Just teenagers at the time of this debut release, Weatherbird have already gathered praise from UK DJ Gary Crowley and legendary musician/journalist John Robb. After a couple of listens to their ‘Cut Me Loose’ four track EP it’s not so difficult to see why. Their style isn’t always especially original, but between the four members, Weatherbird comprises strong musicians and – perhaps more importantly – at least one member who knows how to knock out a really strong chorus.
The band does not show all of their cards straight off, however. ‘There We Weren’t’ is fairly run of the mill alternative rock. A rumble of thunder, a small burst of feedback and a decent opening riff promise good things, but the overall sound is a tad muddy. The best musical elements are provided by Josh Taylor’s bass and an intermittently interesting lead guitar from Dom Farley, but there’s a nagging sense that the band are capable of more. Possibly, even, much more. That feeling is confirmed about a minute or so into ‘Johnny Strange’, which pulls together those prior alt-rock elements with a greater sense of pop. Its chorus is simple – simple enough to stick in your head without sounding empty or too repetitive – while the vocals are far better than before. Jacob Ball shows he has a natural voice that carries a rugged melody with a reasonable presence, while the well-placed counter vocals add a great deal to the overall arrangement, whether tackling harmonies or some surprisingly light oohs. There’s a wide range of guitar sounds scattered throughout, too – from the ‘Document’-era R.E.M. sound of the intro through to a fuzzed out lead break to finish.
Things step back slightly for the carefree alt-rocker ‘House of Commoners’, but the strutting arrogance of the main verse and a sharp production sound (courtesy of sometime Funeral For a Friend and Motorhead producer Romesh Dodangoda) is just enough to forgive a surprisingly forgettable one-line chorus. Very much a case of a great tune with not so much to back it up…but that, too, is soon swept aside by the grandeur of the band’s closing statement – a track that’s worth seeking this EP out for alone. ‘Chasing Dragons’ kicks off with another strong bassline, which is at first joined by an alt-rock guitar, all sounding fine enough, but it’s at the end of the first verse where the magic really happens. While the basic rhythms are akin to many twenty first century alt-rockers, the clean toned guitar work conjures memories of an alt-rock/slightly gothy past, with hints of The Mission and all too often overlooked Aussies The Church providing reasonable reference points. This is in contrast to the climax in the track’s second half where drummer Reuben Gwilliam leads the band into a burst of noisier alt-rock trashiness. The song is Weatherbird’s best: it has a lot to do with that brilliant tinkly guitar part, but it’s not down to that alone; everything just feels more in place, somehow – more mature, even.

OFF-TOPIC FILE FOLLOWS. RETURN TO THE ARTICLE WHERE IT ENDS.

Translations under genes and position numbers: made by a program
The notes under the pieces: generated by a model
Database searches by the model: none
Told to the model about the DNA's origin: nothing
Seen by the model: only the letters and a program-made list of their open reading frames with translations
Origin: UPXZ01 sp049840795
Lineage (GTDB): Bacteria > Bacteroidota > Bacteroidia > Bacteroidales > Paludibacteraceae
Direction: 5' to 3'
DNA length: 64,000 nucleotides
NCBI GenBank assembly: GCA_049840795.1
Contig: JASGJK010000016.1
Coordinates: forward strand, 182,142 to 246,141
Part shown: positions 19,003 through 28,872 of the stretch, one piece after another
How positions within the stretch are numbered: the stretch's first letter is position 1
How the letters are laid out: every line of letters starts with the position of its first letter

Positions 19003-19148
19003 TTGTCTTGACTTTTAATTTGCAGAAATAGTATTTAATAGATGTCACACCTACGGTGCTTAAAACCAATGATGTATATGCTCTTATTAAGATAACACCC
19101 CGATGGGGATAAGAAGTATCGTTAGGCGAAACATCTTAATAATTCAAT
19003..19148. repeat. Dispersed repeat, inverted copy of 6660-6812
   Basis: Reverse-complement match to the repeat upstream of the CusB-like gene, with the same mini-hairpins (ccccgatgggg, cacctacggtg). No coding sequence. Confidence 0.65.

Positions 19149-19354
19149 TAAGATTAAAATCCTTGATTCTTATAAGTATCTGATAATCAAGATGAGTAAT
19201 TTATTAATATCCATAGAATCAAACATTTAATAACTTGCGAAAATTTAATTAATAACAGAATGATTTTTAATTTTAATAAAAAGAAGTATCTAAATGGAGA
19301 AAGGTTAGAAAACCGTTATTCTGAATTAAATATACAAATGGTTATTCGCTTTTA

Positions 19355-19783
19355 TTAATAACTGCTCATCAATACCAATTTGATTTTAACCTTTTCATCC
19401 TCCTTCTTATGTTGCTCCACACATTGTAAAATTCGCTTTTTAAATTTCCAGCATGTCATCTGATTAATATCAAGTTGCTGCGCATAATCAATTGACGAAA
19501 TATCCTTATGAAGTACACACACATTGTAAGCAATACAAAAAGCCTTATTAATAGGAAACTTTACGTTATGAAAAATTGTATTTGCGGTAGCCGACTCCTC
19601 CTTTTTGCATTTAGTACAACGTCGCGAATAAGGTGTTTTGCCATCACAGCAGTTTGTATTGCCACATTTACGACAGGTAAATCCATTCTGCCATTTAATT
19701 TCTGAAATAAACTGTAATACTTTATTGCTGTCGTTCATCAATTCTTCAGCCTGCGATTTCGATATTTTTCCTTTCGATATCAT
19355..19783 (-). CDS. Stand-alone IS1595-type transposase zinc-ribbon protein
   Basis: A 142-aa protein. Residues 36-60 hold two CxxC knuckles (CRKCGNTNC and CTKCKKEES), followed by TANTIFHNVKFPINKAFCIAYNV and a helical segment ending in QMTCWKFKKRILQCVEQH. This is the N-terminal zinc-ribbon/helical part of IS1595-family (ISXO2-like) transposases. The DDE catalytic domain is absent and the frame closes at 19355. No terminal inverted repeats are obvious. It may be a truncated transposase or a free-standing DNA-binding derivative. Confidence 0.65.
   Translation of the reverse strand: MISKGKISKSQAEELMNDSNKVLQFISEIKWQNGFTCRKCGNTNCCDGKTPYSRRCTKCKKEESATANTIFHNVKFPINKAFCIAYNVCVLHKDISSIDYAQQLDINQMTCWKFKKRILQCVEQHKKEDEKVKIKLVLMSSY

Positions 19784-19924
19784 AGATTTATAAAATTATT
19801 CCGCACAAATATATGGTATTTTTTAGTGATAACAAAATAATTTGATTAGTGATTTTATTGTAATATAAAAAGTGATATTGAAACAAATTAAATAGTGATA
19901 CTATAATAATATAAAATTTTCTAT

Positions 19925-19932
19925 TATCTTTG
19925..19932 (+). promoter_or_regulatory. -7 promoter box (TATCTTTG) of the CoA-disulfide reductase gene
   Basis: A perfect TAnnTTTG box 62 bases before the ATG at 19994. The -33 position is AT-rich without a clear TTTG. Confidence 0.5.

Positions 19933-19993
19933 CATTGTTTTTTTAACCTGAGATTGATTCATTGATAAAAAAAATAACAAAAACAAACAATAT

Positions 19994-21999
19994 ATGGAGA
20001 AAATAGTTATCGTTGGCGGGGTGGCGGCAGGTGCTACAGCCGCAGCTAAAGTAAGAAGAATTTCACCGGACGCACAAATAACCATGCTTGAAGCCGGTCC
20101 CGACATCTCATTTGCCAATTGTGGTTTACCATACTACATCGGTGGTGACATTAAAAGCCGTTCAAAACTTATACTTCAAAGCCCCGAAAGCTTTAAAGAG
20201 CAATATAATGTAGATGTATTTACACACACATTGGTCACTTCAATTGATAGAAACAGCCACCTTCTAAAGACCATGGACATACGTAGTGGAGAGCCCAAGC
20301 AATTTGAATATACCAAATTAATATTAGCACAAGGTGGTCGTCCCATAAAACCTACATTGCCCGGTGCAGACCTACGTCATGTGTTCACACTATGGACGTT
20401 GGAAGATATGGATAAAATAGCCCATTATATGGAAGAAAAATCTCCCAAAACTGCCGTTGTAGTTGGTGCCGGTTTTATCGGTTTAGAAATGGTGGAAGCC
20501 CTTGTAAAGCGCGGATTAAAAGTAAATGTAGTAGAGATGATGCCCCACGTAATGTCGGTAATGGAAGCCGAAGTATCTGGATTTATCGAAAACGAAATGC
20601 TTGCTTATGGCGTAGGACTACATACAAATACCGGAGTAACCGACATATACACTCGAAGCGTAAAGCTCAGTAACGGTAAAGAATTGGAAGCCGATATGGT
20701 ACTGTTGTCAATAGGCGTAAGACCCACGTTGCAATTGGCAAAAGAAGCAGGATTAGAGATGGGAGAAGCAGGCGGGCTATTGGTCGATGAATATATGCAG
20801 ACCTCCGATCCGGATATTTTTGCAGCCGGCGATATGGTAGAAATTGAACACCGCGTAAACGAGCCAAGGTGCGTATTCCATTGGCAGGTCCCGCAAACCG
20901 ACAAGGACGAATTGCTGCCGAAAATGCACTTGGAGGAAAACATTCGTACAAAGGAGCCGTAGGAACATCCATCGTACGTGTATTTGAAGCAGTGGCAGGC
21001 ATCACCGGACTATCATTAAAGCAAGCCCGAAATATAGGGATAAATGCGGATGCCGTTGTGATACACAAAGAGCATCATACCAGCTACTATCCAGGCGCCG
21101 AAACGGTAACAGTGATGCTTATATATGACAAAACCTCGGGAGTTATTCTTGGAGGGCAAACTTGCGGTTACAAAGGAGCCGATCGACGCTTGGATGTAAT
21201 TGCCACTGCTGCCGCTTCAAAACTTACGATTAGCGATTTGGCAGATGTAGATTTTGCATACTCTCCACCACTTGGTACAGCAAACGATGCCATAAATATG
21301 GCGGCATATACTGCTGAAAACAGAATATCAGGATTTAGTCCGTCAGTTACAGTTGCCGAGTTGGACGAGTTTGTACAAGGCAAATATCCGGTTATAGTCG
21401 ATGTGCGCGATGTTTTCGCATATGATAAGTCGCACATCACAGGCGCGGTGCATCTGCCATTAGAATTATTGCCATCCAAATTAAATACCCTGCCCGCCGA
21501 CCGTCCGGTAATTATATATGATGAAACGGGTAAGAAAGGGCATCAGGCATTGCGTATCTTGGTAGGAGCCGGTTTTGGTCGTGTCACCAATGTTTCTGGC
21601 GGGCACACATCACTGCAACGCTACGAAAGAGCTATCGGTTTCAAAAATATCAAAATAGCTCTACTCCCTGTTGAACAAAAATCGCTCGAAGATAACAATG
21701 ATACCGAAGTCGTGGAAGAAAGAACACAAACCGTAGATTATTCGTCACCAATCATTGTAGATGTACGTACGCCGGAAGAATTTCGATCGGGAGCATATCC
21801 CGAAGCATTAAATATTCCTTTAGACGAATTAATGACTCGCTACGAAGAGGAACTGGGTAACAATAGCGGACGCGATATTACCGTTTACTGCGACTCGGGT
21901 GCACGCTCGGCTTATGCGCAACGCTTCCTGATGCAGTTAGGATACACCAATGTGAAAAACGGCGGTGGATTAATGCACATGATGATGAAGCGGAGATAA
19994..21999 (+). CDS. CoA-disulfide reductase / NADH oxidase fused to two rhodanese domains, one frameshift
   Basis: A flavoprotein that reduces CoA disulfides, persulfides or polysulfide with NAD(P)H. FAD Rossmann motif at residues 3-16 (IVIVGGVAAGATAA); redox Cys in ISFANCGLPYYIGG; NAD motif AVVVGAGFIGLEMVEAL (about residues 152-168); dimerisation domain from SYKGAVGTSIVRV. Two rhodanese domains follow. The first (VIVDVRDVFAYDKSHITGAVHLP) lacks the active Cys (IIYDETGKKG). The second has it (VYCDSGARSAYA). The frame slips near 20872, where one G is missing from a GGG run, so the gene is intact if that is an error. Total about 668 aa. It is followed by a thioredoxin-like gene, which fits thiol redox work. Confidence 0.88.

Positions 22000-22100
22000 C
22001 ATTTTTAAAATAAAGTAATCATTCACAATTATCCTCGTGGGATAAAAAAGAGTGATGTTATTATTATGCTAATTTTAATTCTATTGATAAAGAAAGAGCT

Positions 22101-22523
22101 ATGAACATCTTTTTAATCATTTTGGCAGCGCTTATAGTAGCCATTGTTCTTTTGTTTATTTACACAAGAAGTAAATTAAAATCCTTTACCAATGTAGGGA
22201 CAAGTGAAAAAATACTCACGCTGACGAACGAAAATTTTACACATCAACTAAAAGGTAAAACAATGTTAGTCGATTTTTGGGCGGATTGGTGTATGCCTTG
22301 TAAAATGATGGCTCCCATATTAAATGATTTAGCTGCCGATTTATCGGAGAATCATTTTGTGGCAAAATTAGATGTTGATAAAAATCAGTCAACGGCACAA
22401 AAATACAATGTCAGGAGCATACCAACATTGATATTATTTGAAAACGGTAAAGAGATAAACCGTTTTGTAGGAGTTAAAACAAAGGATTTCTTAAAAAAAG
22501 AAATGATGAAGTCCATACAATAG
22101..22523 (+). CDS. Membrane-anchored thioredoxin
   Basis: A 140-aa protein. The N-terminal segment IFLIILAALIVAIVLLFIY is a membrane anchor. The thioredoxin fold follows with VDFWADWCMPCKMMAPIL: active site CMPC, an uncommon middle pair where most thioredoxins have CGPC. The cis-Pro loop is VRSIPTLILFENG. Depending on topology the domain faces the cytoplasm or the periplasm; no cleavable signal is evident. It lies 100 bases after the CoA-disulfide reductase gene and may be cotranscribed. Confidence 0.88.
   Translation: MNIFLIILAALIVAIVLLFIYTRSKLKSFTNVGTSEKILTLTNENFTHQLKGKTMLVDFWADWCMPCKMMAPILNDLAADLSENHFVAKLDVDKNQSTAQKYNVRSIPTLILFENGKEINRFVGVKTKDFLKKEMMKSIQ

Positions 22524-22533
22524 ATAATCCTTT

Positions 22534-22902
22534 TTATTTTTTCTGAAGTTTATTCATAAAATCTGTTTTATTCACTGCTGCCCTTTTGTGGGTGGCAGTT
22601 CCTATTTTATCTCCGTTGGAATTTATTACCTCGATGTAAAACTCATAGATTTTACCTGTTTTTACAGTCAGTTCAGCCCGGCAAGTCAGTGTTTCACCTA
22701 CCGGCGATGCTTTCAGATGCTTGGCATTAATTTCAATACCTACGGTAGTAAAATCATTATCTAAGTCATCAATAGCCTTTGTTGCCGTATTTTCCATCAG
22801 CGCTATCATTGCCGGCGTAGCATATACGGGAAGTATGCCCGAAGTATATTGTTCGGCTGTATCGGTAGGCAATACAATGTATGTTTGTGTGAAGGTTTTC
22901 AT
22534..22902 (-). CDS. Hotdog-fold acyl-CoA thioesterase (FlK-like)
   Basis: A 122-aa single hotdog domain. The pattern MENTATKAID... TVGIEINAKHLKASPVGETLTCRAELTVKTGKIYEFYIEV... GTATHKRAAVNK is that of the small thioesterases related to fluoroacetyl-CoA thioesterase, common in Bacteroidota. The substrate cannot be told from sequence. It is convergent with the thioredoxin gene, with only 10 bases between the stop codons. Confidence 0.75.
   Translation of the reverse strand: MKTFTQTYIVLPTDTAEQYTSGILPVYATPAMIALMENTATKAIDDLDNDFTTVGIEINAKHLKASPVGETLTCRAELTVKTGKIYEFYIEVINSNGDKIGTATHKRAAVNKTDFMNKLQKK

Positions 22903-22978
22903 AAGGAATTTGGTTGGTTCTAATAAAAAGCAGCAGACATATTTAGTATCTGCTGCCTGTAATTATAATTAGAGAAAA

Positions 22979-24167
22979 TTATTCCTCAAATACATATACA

While you’ll not find anything too groundbreaking here – after all, most straight-up alternative rock avenues have been explored time and again – it’s hard to deny that Weatherbird’s beginnings don’t come with some very strong foundations. This EP presents a talented band – but they’re still a band with room for musical growth. Based on the brilliant ‘Chasing Dragons’ and ‘Johnny Strange’, though, this bird is definitely on the way to bigger and better things.